Self-control, conscientiousness, grit and other non-cognitive “soft” skills are important factors in student achievement.
Educators want to do more to develop and measure non-cognitive skills. But a new report from the Brookings Institution warns that self-reporting measures have several potential pitfalls. Besides the social desirability bias (“faking”), which leads students to answer in ways that make them more attractive to others and to themselves, the reference bias may also skew results.
A reference bias occurs when survey responses are influenced by differing standards of comparison (e.g. I am a hard worker). One child might consider a hard worker to be someone who does all of her homework well before bedtime and in addition, organizes and reviews all of her notes from the day’s classes. Another child might consider a hard worker someone who attempts to complete assignments even if they are not finished.
Children might rate themselves differently based on their school environment. If children attend a “no excuses” charter school that emphasizes building non-cognitive skills, they may rate themselves higher or differently than children who attend an open-enrollment public school.
The researcher says one survey captured behavioral and academic outcomes such as absenteeism and suspension that were associated with self-reported non-cognitive skills. For example, students who rated themselves in the bottom quartile for self-control were absent 2.9 more days than students in the top quartile and nearly 3 times more likely to be suspended.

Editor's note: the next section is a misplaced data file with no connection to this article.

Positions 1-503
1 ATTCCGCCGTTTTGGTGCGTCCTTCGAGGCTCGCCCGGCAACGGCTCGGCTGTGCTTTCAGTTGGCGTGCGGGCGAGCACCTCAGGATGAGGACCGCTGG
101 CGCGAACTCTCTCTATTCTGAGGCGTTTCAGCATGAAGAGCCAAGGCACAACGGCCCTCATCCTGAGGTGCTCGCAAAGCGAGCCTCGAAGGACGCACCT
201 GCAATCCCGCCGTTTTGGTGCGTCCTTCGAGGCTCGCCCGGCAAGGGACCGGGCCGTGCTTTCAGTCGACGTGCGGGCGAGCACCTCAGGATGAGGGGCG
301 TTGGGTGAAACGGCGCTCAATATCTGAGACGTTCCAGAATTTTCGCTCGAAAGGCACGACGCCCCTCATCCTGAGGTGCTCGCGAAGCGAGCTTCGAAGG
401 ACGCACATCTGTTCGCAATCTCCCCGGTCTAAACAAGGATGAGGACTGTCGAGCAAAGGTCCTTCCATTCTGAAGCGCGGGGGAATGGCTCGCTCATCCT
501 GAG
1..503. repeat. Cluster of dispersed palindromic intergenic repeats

“Paradoxically, however, the positive relationships between these self-reported measures of noncognitive skills and growth in academic achievement dissipate when the measures are aggregated to the school level,” the researcher writes. “In other words, schools in which the average student reports higher levels of conscientiousness, self-control, and grit do not exhibit higher test-score gains than do other schools.”
Researcher Martin West concludes that existing survey-based measures of non-cognitive skills may be more useful for making comparisons among students within the same educational environment than for gauging the effectiveness of schools, teachers or interventions developing those skills.
“The Limitations of Self-Report Measures of Non-cognitive Skills,” by Martin R. West, December 18, 2014 Paper The Brown Center Chalkboard Number 93.